The global and regional economic recovery lost momentum in the latter half of the year and there is some cause for concern over the outlook for 2022. A number of factors contributed to this slowdown, namely surging COVID-19 infections, supply side dislocations and rising energy prices. Throw into the mix a slowdown in the Chinese economy—the largest export market for the majority of the region—and it’s certainly been a troubling time for many Asia Pacific economies.
However, the future isn’t all gloom and doom. In fact, we see plenty of silver lining.
We maintain our broadly constructive view of the global economy and its impact on Asia Pacific. On the whole, the global recovery remains intact and we are cautiously upbeat that the headwinds of recent months are unlikely to linger long enough or substantially enough to hurt growth prospects next year. As inoculation rates improve, COVID-19 infection rates fall, governments and societies learn to live with COVID-19 as an endemic and as treatment regimens for the illnesses caused by the virus continue to improve, these headwinds are likely to dissipate. Additionally, we see signs of a rebound in some of the supply chain disruptions. Policymakers also don’t seem overly shy about adding stimulus should the risks to economic growth become more severe.
So, if the headwinds to growth caused by the pandemic are reversed and as supply chains begin to recover, then the question is, how strong will the recovery be? We believe there is likely to be greater divergence in economic trajectories. The pandemic revealed weaknesses in some geographies pertaining to state capacity that will have a bearing on the strength and quality of their economic recoveries. Moreover, different geographies have varying sensitivities to the upside forces in the global economy. Some geographies have also used the crisis period to undertake longer-term reforms, which will also help to promote growth. We therefore categorise economies in the region as follows:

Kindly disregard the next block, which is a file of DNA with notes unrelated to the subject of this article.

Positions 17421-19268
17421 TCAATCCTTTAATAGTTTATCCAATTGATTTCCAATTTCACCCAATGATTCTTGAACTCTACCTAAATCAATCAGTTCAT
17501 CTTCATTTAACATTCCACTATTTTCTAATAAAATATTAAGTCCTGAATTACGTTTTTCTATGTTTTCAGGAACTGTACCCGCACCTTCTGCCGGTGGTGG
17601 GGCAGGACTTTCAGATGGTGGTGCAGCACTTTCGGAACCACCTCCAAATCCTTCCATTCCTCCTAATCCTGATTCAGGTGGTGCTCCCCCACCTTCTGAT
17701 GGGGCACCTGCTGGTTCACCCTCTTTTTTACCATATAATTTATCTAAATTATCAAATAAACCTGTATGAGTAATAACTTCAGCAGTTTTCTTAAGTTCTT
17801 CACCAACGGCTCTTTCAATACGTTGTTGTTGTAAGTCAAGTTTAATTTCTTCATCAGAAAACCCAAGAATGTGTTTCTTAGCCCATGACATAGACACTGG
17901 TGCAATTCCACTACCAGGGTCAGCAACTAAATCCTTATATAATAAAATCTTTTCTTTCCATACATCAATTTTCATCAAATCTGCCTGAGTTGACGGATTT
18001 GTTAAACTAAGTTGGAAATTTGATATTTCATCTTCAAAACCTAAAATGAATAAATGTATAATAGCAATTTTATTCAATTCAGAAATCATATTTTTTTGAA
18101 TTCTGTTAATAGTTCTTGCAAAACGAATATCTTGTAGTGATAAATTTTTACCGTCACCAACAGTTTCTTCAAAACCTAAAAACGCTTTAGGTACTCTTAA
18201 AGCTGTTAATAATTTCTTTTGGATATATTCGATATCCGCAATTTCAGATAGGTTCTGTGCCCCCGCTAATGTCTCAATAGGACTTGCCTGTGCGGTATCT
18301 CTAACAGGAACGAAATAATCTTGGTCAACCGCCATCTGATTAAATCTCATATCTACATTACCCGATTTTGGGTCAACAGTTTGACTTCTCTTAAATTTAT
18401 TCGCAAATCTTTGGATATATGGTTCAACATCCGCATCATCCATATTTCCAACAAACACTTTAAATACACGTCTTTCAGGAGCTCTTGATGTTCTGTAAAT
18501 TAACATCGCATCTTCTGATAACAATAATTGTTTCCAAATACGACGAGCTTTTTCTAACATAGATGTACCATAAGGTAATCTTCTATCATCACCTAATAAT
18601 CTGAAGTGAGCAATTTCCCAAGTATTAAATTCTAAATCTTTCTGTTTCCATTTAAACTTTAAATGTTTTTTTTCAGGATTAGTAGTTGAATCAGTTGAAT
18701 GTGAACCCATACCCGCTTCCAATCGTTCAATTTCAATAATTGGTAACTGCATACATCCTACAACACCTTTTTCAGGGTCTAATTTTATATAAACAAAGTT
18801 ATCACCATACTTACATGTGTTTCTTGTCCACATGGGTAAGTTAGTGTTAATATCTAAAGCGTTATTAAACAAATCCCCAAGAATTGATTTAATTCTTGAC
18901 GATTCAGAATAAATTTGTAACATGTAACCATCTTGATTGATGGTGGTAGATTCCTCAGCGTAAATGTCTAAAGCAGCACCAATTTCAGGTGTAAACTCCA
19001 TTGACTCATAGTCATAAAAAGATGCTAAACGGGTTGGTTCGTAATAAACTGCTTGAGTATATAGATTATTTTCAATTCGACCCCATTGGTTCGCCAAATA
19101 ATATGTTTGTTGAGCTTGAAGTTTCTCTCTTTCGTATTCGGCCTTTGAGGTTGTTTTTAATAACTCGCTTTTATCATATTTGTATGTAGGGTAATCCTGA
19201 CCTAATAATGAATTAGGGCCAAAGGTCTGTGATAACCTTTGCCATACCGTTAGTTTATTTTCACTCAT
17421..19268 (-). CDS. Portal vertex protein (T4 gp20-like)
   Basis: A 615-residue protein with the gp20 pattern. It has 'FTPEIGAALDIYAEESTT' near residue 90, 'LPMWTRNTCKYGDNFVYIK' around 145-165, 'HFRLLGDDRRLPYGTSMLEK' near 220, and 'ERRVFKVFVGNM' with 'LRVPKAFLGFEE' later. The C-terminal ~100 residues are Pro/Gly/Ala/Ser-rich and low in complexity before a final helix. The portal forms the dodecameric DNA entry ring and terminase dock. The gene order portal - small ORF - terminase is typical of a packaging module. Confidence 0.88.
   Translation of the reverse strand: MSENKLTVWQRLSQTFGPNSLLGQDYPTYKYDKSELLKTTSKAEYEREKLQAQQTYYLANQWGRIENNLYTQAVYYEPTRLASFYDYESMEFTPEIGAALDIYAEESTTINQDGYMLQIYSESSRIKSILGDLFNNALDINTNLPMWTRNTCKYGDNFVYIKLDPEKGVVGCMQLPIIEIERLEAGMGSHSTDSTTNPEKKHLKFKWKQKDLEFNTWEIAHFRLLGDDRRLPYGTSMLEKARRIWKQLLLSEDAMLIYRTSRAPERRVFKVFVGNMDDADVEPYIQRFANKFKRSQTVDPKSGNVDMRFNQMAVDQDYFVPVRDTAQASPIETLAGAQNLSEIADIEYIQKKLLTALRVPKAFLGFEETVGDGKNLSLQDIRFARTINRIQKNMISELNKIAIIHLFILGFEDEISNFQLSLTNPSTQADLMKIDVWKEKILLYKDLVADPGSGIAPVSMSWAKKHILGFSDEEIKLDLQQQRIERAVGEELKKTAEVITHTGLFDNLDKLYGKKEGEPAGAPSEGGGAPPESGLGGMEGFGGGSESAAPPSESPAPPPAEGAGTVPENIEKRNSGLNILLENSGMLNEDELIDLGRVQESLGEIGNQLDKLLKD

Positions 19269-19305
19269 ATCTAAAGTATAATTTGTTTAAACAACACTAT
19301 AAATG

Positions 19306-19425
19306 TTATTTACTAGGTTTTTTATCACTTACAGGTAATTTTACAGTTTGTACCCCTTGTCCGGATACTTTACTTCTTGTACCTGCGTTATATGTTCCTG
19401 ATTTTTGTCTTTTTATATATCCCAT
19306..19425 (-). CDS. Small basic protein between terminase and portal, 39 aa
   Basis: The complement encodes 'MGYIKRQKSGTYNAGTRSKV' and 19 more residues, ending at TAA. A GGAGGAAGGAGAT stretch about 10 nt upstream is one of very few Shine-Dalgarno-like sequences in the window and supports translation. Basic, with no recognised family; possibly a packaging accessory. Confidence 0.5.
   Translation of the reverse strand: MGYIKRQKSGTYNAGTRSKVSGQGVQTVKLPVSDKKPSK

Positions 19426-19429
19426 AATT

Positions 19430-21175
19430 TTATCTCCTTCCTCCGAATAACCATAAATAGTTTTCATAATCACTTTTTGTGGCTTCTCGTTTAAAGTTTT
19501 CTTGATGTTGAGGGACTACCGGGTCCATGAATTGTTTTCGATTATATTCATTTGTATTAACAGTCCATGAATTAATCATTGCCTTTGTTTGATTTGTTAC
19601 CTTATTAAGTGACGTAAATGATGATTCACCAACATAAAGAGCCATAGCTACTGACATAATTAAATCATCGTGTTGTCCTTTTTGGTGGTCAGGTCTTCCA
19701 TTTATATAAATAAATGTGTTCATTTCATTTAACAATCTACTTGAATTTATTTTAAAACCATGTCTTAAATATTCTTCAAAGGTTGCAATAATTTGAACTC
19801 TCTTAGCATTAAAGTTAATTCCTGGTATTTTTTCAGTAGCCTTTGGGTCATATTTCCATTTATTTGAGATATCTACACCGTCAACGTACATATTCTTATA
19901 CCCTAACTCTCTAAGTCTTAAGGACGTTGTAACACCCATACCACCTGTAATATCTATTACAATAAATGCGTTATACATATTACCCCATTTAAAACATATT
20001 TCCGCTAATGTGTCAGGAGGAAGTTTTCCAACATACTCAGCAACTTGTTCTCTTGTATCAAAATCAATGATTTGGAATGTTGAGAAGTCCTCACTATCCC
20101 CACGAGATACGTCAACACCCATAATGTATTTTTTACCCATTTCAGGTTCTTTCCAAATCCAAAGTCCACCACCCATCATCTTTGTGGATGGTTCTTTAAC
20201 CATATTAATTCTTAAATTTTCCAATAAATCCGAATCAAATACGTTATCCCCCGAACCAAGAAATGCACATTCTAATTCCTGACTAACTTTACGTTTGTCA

China’s economy will settle into a period of steady growth at around 5–5.5%. The stable numbers, however, will mask considerable qualitative changes underway in the economy.
After a difficult period, India’s economy will finally bounce back but the pace of recovery may be constrained by ongoing headwinds such as high inflation, a weak labour market, low credit growth and a struggling hospitality sector.
The patient accumulation of reforms in Vietnam and Indonesia will yield good results in both countries, which will see a noticeable acceleration in economic growth compared to prepandemic times.
Growth will be modest in Australia, New Zealand, South Korea, Japan, Taiwan (China), Singapore as well as the Hong Kong SAR but structural transformations will be positive.
Other economies, namely Thailand and Malaysia, will continue to struggle against domestic headwinds.
Each of the points mentioned above are discussed at length in our latest report, Voice of Asia: Edition 10. We then take a closer look at Australia as an example of a mature economy that has been successful in maintaining growth throughout the multiple crises of the past two decades and which offers valuable lessons in economic policy housekeeping for other countries to heed.
We follow this up with a deep dive into how technology is empowering digital trade in the Asia Pacific region and which countries are leading the pack in this area.
To read the full report, click here.
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